Immediately stop the provoking activity, and do not attempt to play or work through the pain.
Follow protocols consistent with the pneumonic PRICE – “protection, rest, ice, compression, elevation.”
If 36-48 hours pass and the pain has not improved, schedule a visit to see a physician.
There are several specific warning signs that are good indicators that you may need immediate care – obvious deformity, joint instability, decreased range of motion and persistent joint swelling.
With all of this in mind, hop off of the couch and start enjoying this nice weather. It is long overdue!
America has an obesity problem. And it seems the rest of the developed world is following suit. A question that many people wonder is whether soda consumption increases the likelihood of weight gain. The short answer is YES.
Soft drink consumption has increased globally from 9.5 gallons per person per year in 1997 to 11.4 gallons per person per year in 2010. Simply a 1% rise in soft drink consumption contributes to an additional 4.8% overweight adults, 2.3% obese adults, and 0.3% adults with diabetes.1 If this trend of increased consumption of caloric beverages continues, it is clear that these rates will rise drastically.
There is an alarming statistic. Consumption of sugar sweetened beverages (SSB) in the United States is increasing.2,3 About half of mothers with children age 2 reported that their children drank SSB’s at least one day per week. Moreover, there is a much higher likelihood that children who drink the highest amount of SSB come from low-income families. These families are the same families that likely have limited access to quality healthcare.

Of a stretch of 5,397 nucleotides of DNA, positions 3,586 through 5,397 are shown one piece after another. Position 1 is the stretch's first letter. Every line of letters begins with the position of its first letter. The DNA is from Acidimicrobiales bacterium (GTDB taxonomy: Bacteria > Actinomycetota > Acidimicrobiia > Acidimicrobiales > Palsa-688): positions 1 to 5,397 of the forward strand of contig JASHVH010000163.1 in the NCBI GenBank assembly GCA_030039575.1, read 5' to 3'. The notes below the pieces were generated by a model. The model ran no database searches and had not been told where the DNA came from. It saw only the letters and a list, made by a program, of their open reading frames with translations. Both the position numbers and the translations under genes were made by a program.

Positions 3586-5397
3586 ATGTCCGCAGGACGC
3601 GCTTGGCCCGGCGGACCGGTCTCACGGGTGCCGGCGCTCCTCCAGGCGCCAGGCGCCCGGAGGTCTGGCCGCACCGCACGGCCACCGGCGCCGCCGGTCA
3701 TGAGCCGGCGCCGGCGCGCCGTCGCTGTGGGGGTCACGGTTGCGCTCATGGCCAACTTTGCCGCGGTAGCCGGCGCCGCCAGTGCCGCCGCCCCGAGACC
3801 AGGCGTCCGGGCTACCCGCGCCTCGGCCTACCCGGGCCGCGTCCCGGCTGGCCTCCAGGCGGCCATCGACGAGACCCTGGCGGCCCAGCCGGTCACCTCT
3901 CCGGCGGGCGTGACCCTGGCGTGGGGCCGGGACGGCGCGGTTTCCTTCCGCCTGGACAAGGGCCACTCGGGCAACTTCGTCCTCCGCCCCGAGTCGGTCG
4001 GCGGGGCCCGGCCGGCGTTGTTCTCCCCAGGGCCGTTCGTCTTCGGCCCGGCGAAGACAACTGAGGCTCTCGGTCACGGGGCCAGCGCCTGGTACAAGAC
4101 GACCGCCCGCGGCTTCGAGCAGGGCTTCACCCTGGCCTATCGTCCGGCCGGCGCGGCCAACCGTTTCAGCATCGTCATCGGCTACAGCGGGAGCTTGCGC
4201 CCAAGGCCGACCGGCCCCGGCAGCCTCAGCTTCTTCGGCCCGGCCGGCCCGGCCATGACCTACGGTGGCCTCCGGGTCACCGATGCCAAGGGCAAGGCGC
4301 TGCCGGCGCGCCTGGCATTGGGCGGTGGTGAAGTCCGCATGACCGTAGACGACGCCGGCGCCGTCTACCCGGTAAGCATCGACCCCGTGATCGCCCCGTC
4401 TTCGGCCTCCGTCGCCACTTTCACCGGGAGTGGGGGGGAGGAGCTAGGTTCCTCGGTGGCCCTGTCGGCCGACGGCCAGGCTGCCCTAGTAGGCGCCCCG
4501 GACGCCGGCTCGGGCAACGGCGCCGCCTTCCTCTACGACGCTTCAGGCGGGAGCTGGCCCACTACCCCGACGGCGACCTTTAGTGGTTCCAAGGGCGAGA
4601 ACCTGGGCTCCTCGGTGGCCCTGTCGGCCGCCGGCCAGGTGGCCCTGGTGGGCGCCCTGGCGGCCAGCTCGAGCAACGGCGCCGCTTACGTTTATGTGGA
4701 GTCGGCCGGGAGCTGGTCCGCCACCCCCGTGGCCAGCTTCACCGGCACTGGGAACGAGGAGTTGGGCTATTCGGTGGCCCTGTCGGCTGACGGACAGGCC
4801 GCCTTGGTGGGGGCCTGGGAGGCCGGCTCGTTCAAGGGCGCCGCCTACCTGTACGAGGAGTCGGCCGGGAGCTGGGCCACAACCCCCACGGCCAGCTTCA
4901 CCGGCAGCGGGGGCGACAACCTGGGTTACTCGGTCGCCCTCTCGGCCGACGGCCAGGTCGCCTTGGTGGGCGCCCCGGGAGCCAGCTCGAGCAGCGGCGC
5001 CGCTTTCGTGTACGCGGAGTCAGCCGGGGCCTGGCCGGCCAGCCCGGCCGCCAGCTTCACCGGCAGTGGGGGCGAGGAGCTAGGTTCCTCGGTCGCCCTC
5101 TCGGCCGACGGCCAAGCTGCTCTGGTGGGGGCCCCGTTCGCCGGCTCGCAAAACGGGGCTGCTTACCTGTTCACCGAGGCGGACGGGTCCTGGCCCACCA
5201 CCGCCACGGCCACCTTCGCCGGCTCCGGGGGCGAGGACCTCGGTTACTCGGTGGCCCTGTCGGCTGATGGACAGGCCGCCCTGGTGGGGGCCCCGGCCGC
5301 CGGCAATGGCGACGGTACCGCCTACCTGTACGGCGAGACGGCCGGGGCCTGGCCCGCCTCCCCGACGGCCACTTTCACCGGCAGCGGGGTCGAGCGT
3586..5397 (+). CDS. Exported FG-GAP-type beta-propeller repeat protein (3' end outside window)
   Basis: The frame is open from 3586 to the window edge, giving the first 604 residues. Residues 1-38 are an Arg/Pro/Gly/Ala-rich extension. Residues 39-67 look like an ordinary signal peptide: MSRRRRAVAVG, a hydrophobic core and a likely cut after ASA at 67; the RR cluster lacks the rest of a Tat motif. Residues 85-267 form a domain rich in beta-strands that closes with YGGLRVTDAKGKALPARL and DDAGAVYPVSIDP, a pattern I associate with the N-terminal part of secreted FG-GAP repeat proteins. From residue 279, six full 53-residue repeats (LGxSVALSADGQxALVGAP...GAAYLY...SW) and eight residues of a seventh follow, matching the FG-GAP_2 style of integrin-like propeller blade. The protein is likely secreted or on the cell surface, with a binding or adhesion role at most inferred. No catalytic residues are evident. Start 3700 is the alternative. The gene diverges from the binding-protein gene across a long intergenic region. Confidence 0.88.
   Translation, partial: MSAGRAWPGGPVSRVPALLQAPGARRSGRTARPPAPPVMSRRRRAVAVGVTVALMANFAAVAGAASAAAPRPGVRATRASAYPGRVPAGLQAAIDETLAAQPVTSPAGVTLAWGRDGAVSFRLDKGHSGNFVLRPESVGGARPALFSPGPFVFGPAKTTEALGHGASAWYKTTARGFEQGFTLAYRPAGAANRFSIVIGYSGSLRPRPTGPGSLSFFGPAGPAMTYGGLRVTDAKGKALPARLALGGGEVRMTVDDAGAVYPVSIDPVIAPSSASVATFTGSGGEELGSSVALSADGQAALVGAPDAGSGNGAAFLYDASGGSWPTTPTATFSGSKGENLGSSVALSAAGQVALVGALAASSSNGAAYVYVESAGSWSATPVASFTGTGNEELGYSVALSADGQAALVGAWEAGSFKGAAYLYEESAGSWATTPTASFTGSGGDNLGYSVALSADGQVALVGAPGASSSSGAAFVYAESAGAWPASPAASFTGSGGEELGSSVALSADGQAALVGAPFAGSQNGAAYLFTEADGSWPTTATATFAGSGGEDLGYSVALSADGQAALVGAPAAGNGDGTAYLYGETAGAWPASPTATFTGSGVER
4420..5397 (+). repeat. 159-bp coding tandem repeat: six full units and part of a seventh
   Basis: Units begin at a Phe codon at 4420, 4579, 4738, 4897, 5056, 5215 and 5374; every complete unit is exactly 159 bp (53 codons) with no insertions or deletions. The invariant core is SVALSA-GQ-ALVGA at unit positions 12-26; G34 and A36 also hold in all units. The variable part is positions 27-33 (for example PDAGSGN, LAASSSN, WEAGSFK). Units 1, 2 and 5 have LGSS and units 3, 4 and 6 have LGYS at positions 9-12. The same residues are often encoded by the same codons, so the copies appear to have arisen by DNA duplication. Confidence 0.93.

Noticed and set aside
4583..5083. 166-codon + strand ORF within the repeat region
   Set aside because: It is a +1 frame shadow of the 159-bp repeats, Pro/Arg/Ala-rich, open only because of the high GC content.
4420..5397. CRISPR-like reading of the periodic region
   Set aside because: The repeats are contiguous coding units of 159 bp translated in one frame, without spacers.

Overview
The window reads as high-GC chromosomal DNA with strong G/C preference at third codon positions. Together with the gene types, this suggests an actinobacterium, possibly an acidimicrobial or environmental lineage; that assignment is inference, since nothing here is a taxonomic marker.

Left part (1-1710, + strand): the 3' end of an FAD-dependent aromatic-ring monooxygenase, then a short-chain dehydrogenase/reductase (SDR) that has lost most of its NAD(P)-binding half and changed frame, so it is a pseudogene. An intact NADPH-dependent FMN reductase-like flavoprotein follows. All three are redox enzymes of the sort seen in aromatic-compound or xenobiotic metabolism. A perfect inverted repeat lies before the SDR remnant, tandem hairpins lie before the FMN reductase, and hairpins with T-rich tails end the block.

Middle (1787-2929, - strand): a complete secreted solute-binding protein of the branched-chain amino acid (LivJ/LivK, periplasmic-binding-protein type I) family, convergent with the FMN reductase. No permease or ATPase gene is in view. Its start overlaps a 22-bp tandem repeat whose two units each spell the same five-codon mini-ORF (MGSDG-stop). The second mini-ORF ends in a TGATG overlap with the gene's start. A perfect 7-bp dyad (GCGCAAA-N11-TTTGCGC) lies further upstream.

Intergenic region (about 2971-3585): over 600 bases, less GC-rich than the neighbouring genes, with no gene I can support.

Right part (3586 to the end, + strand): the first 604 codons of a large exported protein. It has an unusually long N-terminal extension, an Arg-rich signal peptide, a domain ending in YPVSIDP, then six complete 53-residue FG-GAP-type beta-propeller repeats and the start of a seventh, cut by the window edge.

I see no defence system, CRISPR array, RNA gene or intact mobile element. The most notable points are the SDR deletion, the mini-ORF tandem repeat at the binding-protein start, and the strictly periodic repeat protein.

So what does this mean for society in general? Well, SSB consumption is increasing and the obesity epidemic is worsening. Insulin resistance is becoming commonplace. Based on the studies outlined above, we can conclude that soda consumption is certainly contributing to this problem. In fact, as mentioned earlier, soda consumption predicts weight gain.
Therefore, if you don’t want to gain weight, don’t drink soda!
Basu S, et al. Relationship of Soft Drink Consumption to Global Overweight, Obesity, and Diabetes: a Cross-National Analysis of 75 Countries. American Journal of Public Health. Nov 2013; Vol 103, No. 11: pp. 2071-2077.